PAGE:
Back in 1991 in a very, very brief moment of (reflected) non-stardom, which I rediscovered on an old photocopy when I was unpacking some boxes during my recent move, my name (and those of my co-authors on a piece about Japanese health care) was in an article about other countries health care systems on the front of The New York Times. At that time the health care debate was about to warm up, and the NYT was trying to educate the public–or at least the small fraction of it that reads or cares about the "paper of record"–about a few basic facts.
Those included the fact that the amount spent on healthcare as a share of GDP vastly exceeded that of other industrialized countries, that American outcomes in terms of infant mortality rates and life expectancy were only in the middle of the pack, and that some 14% of the population had no health insurance–a situation unique to the US. A series of articles about other health care systems (Canada, Germany and Japan’s among them) hinted at the fact that there may be alternative models that we possibly should just consider here. And additionally another article showed that you could, if you wanted to, cover all Americans without spending more on health care–(another article in which I glommed onto the much superior intellects of Evans, Barer and Morrison).
Well, surprise, surprise, 13 years later all those facts are still true. We have made some progress in improving overall health, we are spending a boat load more money (roughly double in nominal dollar terms, from about $800bn to $1.6 trillion), and there has been a little more research suggesting that in some specific health areas we are in fact doing a little better. But overall, despite a bunch of industry propaganda, we’re spending a lot more on what can be claimed is more or less a luxury good, and we’re still doing that equally inefficiently as we were 15 years ago.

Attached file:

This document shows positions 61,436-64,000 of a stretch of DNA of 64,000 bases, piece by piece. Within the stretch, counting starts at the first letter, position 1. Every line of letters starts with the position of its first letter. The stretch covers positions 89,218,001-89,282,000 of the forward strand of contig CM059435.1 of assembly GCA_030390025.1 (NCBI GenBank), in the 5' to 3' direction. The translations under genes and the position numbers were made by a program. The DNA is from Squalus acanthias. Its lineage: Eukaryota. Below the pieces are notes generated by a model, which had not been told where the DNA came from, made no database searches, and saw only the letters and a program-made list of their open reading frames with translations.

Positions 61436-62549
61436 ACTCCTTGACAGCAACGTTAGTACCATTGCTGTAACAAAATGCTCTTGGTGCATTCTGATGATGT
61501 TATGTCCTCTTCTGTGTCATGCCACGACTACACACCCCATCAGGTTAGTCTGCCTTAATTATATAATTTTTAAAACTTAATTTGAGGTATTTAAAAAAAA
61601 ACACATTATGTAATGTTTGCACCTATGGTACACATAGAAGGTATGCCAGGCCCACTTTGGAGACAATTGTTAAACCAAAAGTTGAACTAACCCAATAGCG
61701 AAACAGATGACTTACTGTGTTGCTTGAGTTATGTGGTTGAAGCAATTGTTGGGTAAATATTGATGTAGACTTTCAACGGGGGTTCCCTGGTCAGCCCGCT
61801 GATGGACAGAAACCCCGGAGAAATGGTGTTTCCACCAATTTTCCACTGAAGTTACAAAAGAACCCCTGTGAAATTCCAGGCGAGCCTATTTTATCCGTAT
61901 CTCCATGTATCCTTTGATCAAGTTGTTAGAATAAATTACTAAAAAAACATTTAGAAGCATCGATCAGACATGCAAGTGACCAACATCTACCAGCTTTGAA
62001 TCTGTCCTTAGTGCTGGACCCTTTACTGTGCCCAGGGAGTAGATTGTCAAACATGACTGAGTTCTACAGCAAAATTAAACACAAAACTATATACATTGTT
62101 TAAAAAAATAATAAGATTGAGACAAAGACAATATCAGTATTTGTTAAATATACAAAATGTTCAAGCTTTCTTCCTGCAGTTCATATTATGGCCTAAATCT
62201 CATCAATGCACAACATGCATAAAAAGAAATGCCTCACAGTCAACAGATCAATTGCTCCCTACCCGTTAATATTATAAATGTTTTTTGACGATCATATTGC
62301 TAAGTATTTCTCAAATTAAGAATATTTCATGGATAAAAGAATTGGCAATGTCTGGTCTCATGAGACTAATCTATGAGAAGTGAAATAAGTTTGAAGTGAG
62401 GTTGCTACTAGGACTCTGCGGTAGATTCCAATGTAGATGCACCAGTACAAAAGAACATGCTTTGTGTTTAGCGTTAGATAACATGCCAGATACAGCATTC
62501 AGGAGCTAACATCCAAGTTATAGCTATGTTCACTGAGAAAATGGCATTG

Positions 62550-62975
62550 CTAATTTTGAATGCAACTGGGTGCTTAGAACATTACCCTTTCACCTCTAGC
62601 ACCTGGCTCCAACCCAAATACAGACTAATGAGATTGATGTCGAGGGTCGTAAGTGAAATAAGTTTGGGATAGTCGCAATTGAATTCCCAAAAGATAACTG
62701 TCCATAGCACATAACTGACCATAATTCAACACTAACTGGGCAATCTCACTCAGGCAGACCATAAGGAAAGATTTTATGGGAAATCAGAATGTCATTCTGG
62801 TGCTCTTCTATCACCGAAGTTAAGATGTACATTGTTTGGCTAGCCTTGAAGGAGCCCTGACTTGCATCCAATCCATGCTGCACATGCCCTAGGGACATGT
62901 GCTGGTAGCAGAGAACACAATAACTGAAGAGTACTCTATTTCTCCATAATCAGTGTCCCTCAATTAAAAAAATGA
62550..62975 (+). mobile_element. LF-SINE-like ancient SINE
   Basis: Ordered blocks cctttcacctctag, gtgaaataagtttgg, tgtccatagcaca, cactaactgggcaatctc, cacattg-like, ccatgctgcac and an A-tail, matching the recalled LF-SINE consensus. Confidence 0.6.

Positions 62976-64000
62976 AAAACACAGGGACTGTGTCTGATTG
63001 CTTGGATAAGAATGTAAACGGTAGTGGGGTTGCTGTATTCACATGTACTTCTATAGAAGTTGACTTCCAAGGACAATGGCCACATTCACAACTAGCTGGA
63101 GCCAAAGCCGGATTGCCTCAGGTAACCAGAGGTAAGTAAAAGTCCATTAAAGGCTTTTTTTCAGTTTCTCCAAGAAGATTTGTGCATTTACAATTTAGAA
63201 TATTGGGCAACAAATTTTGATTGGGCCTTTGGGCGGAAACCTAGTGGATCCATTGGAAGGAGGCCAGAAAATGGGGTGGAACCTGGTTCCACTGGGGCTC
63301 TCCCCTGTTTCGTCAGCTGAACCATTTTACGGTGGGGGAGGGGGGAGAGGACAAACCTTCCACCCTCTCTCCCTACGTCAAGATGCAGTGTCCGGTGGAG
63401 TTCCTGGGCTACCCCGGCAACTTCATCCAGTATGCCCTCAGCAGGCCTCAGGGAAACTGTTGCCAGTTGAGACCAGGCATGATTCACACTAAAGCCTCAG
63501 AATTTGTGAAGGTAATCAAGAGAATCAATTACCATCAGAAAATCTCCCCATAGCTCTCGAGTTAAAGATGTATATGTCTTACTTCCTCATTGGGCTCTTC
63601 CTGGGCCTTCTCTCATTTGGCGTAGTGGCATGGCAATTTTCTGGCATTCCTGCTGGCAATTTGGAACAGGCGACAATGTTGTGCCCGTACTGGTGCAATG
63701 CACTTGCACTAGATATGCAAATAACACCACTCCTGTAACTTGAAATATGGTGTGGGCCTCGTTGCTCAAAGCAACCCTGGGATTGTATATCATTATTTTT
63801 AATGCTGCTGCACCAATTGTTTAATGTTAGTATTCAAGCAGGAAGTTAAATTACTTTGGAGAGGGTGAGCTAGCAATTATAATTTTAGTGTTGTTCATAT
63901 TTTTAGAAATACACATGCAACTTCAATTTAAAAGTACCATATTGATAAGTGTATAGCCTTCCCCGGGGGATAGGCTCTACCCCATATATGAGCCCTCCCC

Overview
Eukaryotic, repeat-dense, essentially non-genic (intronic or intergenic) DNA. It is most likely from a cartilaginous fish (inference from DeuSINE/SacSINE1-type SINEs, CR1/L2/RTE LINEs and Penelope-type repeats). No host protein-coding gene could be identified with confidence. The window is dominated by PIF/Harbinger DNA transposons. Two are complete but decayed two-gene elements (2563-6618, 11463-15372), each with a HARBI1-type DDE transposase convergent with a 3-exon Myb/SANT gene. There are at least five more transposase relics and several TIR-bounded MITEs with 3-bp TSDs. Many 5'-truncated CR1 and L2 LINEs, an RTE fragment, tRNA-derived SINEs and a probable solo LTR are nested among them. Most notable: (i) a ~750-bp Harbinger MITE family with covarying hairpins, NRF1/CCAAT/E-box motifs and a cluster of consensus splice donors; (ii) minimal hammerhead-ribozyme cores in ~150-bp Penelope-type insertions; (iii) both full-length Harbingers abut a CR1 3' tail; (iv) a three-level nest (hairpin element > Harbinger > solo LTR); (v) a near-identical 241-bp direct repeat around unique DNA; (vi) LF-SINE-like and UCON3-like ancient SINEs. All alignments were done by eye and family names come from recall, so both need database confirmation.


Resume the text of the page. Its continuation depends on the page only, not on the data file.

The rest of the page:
And as in 1991, the New York Times has published an article explaining that all those problems are still here. We have made some improvements in some areas, the Commonwealth Fund and Harris have discovered that there are some areas where the US does alot better than other countries (and worse in some other areas), and we are of course spending more while covering a lower percentage of its population with insurance. The reason that we spend more is mostly because of higher unit prices, rather than more services. While this may be news to NY Times readers, it’s not to either Health Affairs readers who know about the "It’s the Prices" article from Anderson, Rheinhardt et al, or to Americans who understand that drug prices are a whole lot higher here than elsewhere. It’s also true that prices in hospital and physician services are higher here. For example when I was researching the comparison between Stanford and Tokyo hospitals back in 1990-1, it was apparent that after everything worked out, prices were about double here. In another example I had an office visit and a blood test in new Zealand in early 1993 and exactly the same visit and blood test here 7 months later. The total in New Zealand was about $65 US. In San Francisco, even with the PPO discount, the total was over $200. Funnily enough real incomes of physicians in New Zealand have gone down by about 20% over the last 20 years. Here their experience has been the opposite.
But so what? We’ve known about these disparities for at least 15 years. We’ve known about the problems of uninsurance in the US for over 90. The reasons that the system hasn’t changed are wrapped up in American domestic politics, and will stay wrapped up in American domestic politics. Those politics may change over the next few years–and I think they will change and that universal health security will be a bigger issue in 4-8 years–but no one will care about these international comparisons when that time comes around.